Sarajevo... more than just a war city

by - Saturday, April 27, 2013

I honestly wasn't sure what to expect of Bosnia... I mean the only thing I *really* know about the area is that my best friend's boyfriend went on a peacekeeping mission there when I was in university.  So yeah... war.  That's about all I knew.

My first impression of Sarajevo wasn't exactly the best one - I went to my hostel only to find that they'd overbooked and I didn't have a bed for the night. That, and the hostel looked like a bit of a party place.  The front desk guy called over to a couple of other places and got me a room at another hostel with the promise that the next two nights I could go back to his hostel and it would be free of charge.  But, since I liked the other hostel so much (it was quiet and I pretty much had the place to myself) I paid to stay there for three nights.  In the end the first hostel's screwup was the best thing ever.

I arranged a free walking tour the next morning, and it was just myself and an Australian couple.  We were shown around the city - it is a very long and narrow city, mainly along the river.  The city itself had three main "developments"... and older Turkish/Ottoman area, a central Austro-Hungarian area and then the new Yugoslavia area.  We learned about the history, and the history of Bosnia and Herzegovina - and how it is really divided into two areas - a Bosnian area and a Serbian area.  Where I would say that I'm Canadian, they don't associate with their country that way, their either Croat, Serb or Bosnian.  I found this sad.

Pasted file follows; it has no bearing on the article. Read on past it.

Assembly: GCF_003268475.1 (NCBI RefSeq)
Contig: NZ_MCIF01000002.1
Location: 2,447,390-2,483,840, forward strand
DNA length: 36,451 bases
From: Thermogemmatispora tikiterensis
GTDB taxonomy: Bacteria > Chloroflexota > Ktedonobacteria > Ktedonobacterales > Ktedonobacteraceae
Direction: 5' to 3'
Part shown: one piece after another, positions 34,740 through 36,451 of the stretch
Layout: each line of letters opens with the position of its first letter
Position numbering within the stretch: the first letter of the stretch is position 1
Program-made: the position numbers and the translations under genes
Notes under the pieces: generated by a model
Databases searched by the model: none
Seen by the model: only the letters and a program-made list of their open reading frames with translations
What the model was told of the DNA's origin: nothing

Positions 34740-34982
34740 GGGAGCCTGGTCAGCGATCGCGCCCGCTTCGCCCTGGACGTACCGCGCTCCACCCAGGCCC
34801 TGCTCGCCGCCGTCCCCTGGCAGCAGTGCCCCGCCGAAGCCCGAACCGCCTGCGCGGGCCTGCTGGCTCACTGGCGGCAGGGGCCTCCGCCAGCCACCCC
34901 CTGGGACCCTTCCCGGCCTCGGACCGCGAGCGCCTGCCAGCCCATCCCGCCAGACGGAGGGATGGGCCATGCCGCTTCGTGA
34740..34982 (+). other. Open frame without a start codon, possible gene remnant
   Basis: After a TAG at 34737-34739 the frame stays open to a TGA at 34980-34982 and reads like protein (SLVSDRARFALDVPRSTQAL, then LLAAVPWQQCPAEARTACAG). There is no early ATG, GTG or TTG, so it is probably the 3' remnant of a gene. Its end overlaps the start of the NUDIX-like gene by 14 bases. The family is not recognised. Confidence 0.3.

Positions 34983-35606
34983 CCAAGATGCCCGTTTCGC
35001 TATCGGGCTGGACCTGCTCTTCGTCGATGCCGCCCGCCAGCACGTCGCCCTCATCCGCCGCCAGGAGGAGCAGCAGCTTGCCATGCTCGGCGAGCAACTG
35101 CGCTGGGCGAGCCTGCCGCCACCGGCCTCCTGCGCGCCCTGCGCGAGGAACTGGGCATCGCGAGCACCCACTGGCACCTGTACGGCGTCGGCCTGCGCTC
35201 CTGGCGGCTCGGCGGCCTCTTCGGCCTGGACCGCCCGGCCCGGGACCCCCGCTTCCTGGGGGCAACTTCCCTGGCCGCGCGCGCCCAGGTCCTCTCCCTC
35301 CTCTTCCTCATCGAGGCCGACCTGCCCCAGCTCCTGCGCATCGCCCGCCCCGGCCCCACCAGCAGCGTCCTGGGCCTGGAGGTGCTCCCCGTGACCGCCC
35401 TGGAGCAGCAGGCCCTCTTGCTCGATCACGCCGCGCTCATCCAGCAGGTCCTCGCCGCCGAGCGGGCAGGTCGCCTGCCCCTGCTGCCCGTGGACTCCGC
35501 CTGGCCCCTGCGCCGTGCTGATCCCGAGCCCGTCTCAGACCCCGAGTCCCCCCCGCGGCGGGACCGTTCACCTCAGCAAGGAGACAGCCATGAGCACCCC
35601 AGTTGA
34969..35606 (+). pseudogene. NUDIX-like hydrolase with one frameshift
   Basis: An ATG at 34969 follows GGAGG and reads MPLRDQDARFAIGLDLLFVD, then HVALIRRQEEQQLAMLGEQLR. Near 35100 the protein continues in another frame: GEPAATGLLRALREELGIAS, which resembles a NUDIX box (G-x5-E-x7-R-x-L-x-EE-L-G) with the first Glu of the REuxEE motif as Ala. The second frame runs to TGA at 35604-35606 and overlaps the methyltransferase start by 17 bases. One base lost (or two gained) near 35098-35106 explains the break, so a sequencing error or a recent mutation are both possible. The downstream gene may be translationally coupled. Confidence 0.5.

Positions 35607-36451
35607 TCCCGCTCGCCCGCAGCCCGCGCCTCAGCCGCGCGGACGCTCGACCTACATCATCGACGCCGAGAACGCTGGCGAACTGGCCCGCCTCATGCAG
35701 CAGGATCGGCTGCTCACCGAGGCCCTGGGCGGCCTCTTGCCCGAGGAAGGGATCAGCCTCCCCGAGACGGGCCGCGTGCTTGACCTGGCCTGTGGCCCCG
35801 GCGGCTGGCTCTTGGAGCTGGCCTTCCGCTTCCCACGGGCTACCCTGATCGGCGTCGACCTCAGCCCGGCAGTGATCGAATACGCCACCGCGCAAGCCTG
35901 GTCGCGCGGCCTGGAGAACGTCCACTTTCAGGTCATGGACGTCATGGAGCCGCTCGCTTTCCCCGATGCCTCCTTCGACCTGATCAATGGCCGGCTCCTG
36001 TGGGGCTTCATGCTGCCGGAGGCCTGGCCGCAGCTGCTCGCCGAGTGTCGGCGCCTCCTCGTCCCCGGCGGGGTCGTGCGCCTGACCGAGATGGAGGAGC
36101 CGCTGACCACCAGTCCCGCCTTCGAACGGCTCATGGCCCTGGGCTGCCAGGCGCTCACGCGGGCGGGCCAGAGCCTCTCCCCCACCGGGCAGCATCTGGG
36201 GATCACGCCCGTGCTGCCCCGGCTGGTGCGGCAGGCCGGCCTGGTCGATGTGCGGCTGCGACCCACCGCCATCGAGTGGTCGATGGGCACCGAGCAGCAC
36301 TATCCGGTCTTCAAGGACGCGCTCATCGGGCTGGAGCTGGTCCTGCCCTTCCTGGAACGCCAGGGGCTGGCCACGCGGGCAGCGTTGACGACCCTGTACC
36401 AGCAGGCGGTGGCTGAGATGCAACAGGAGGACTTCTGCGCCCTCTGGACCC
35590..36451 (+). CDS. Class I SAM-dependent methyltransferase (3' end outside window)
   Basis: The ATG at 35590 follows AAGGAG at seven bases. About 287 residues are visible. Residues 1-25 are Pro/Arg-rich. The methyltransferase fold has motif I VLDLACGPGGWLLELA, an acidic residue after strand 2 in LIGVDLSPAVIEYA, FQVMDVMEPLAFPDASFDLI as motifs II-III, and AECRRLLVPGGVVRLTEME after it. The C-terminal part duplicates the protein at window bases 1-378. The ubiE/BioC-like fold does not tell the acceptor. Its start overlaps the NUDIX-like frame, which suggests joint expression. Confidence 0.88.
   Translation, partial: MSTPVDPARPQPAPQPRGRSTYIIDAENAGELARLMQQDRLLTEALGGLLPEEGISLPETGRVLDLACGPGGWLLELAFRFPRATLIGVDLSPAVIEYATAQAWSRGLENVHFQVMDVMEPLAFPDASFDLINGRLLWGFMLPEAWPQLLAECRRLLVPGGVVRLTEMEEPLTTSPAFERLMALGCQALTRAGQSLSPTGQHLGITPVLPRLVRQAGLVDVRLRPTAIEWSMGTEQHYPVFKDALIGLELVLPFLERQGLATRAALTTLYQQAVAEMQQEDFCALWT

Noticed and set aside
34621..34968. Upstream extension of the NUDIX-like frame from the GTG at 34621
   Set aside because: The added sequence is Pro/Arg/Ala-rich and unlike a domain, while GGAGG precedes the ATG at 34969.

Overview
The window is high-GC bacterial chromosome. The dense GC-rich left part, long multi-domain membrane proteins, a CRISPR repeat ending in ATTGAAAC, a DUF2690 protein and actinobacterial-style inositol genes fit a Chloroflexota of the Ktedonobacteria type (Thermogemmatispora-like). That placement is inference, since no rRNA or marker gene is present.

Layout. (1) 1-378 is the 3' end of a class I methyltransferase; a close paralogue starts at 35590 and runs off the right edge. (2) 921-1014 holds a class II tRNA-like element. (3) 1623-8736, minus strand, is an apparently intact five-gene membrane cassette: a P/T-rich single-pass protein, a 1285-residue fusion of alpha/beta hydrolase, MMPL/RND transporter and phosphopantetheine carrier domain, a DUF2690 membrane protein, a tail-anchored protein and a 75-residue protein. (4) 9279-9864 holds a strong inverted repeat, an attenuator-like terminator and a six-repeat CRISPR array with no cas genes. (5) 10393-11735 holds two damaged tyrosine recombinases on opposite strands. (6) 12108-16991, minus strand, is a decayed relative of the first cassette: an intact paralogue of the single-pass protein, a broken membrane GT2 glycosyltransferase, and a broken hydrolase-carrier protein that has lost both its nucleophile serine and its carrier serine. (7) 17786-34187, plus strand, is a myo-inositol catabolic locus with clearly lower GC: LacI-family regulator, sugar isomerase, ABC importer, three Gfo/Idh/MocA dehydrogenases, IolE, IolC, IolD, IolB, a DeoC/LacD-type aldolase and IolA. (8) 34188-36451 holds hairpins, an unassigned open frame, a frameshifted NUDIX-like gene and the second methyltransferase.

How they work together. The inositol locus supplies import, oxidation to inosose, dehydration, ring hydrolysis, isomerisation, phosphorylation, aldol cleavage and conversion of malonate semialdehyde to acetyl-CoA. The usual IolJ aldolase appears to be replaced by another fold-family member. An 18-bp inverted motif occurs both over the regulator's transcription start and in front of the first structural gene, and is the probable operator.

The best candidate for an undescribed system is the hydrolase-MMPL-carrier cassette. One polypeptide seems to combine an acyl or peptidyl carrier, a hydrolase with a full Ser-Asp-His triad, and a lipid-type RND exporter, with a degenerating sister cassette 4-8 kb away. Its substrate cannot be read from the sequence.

While Sarajevo doesn't want to be remembered for the war, there are definite reminders.  Almost 12,000 people died, including over 1100 children just in Sarajevo alone.  They have these "roses" in the concrete... where a mortar (shot by the Serbs) struck and killed someone in Sarajevo, they filled the holes in the concrete with a reddish coloured resin.  There were about 100 throughout the city, but the tour guide said that they are in bad repair and not that many are left.

I spent most of my time in the Ottoman area... little shops, restaurants (I had the most awesome steak dinner for about $15) and mosques are all over the area.  I bought my souvenir (I try to only buy one thing per place) on the coppersmith street... buy the guy that actually made it.  I'd seen him working on the first day, and went back on the second.  He was probably my age, and the shop had been in his family for over 100 years.  He showed me some of the work that they do, and it was nice to hear his story.  And the souvenir I bought was way better than some mass-produced stamped copper piece made in Turkey!

In all, the city surprised me.  Although it suffered great tragedy only 20 years ago, the city is quite modern (I saw far less modern cities along the way!). The people were nice, and there is a definite sense that the city wants to move on.

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